College Students Consider The Campaign
Political parties court different demographics, and one crucial group of voters includes young people. Many have the chance to vote in their first presidential election this year. College students studying media at the University of Sioux Falls are watching the presidential race, and they’re learning to balance their journalism training with their Constitutional rights.
Men and women in the USF media program are observing politics and participating in a straw poll. The latest tally shows some people shifted their support in the wake of Monday night’s presidential debate. USF is a private, Baptist-based college.
The first round of not-so-scientific voting started last week prior to the debate. In the two media classes Donald Trump got seven votes; Hillary Clinton received 10. Libertarian Gary Johnson bested both of them with 13 votes.
Student Westly Johnson says he supports the Libertarian.
“One because we have the same last name, but I think I’ve also read a good amount of information about him on Facebook. I know that’s not really a reliable source, but his stances just happen to fall into what I believe a little bit better than the other two. I also don’t think the other two are very, um… I just think they’re a little corrupt from what I’ve seen, but everyone has their own personal opinions,” Johnson says. “I don’t think I can trust either one of the two. I don’t want my family to have to deal with that sort of thing or my future family to have to deal with those sort of things.”
But Libertarian candidate Gary Johnson lost some support in the second vote. USF Student Grant Sweeter says he originally voted for Johnson, but Monday’s debate swayed his opinion. Now Sweeter votes for Trump.
"He responded with an answer of how he is going to fix or right whatever the issue is, and he also, at the same time, was taking blows from Hillary Clinton, who just constantly would call out Donald Trump for something that he did wrong, and he wouldn’t lash back at her. He’d say what he thought or whatever," Sweeter says. "So I think, because of his professionalism as of last night, I think Donald Trump changed my vote."
Sweeter admits his initial vote for Johnson was partially a placeholder until he saw enough from Trump. Classmate Whitney Fryer says she also switched her vote from Gary Johnson, but hers now goes to Hillary Clinton.
"I feel like she’s more presidential when it comes down to it. I don’t know. When I see Trump – at least what I have seen in the past is – Trump kind of tends to, he gets on camera and asks childish," Fryer says. "He’s said a lot of very inappropriate things on camera that he shouldn’t have, and I feel like she comes off as being more presidential. And she has more of the background in politics, whereas Trump doesn’t, and that kind of worries me."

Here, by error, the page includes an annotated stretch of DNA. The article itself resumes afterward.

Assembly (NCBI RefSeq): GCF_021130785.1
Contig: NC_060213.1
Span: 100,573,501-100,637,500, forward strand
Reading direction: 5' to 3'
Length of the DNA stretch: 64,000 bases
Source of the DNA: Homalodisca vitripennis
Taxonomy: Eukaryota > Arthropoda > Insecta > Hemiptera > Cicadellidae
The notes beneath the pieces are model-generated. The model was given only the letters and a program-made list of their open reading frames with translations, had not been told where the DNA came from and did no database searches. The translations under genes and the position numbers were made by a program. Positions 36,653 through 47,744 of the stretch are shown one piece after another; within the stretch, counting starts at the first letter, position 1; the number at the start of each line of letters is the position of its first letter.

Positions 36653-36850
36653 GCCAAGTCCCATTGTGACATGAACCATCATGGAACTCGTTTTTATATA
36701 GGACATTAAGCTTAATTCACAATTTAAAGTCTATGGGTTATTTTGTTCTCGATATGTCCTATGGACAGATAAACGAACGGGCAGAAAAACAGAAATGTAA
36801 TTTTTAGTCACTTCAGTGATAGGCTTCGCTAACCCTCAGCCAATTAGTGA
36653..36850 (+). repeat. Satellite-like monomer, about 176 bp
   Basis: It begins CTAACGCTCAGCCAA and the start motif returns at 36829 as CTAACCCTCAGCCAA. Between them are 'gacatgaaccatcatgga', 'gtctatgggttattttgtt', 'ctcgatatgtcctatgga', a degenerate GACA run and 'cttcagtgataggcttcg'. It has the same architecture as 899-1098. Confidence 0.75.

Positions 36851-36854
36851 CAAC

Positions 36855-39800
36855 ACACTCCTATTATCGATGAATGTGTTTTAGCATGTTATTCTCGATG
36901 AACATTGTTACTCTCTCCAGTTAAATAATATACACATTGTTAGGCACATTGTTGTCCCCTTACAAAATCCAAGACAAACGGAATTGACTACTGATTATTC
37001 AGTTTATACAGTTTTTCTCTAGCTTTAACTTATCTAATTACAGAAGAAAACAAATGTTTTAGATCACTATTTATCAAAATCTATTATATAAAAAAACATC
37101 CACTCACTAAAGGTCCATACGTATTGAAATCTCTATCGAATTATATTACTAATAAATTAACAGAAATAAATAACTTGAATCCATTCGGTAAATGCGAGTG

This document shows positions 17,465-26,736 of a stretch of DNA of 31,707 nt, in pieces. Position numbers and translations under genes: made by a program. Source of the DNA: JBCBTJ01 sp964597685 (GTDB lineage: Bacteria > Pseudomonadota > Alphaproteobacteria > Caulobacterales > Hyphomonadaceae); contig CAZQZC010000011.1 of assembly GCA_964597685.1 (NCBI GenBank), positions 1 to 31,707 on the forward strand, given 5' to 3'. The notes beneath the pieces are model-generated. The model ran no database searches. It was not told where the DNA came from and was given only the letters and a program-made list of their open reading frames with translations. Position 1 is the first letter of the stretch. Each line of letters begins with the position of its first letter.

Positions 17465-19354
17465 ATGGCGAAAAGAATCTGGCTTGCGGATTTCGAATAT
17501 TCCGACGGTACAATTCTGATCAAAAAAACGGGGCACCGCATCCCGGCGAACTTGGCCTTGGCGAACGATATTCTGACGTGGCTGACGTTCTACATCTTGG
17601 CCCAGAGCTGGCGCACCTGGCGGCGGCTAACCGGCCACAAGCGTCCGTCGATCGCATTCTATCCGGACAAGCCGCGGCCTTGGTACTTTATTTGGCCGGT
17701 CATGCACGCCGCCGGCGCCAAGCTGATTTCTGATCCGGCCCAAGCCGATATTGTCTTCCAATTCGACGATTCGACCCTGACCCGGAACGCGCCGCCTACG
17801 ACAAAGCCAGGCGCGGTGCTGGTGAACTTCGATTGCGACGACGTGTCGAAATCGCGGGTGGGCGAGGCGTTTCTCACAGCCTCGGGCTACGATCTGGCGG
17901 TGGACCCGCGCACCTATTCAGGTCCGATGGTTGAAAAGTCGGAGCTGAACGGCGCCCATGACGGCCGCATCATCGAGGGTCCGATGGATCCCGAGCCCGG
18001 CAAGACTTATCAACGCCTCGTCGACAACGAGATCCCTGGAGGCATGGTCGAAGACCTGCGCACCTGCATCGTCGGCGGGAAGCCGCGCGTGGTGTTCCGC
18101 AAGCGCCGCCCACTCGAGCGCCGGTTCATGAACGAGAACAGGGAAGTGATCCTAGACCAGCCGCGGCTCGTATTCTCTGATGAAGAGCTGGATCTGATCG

Fryer says she supported Bernie Sanders in the primary, so she’s casting her vote based on policy in addition to personality. She says that’s better than not voting for anyone.
"There's just a little part of me that dies, and I'm serious because I don't like any of the candidates."
USF Media Studies chair Gerry Schlenker impresses this upon his class. As he distributes and collects their ballots, Schlenker reminds the college students that their participation is crucial.
"Historically you realize that there are people in this world who are still dying for the right to vote, and one of the great unfortunate ironies of American democratic process is that too many of us are neglecting that right and choosing not to vote because of cynicism or worse," Schlenker says.
These students say that’s the attitude some of their friends have. They say they hear people saying they’re not going to vote because it doesn’t matter or they don’t like their choices. Jacob Van Engen is one voter who is not satisfied with his options, but he’s not sacrificing his voice, either.
"Every single time that I mark the candidate that I would vote for at this point, there’s just a little part of me that dies, and I’m serious because I don’t like any of the candidates," Van Engen says. "But what I end up doing is I think in my mind, ‘Okay, in this particular election, I’m not actually going to vote for the candidate. I’m going to vote from my party and trust that my party is going to do their part.’"
Students cast ballots for many reasons, and the updated tally is this: media students polled at the University of Sioux Falls choose Donald Trump with a total of 14 votes. Gary Johnson falls to second place with 10 votes. Hillary Clinton is third with eight votes, and Jill Stein trails with three votes.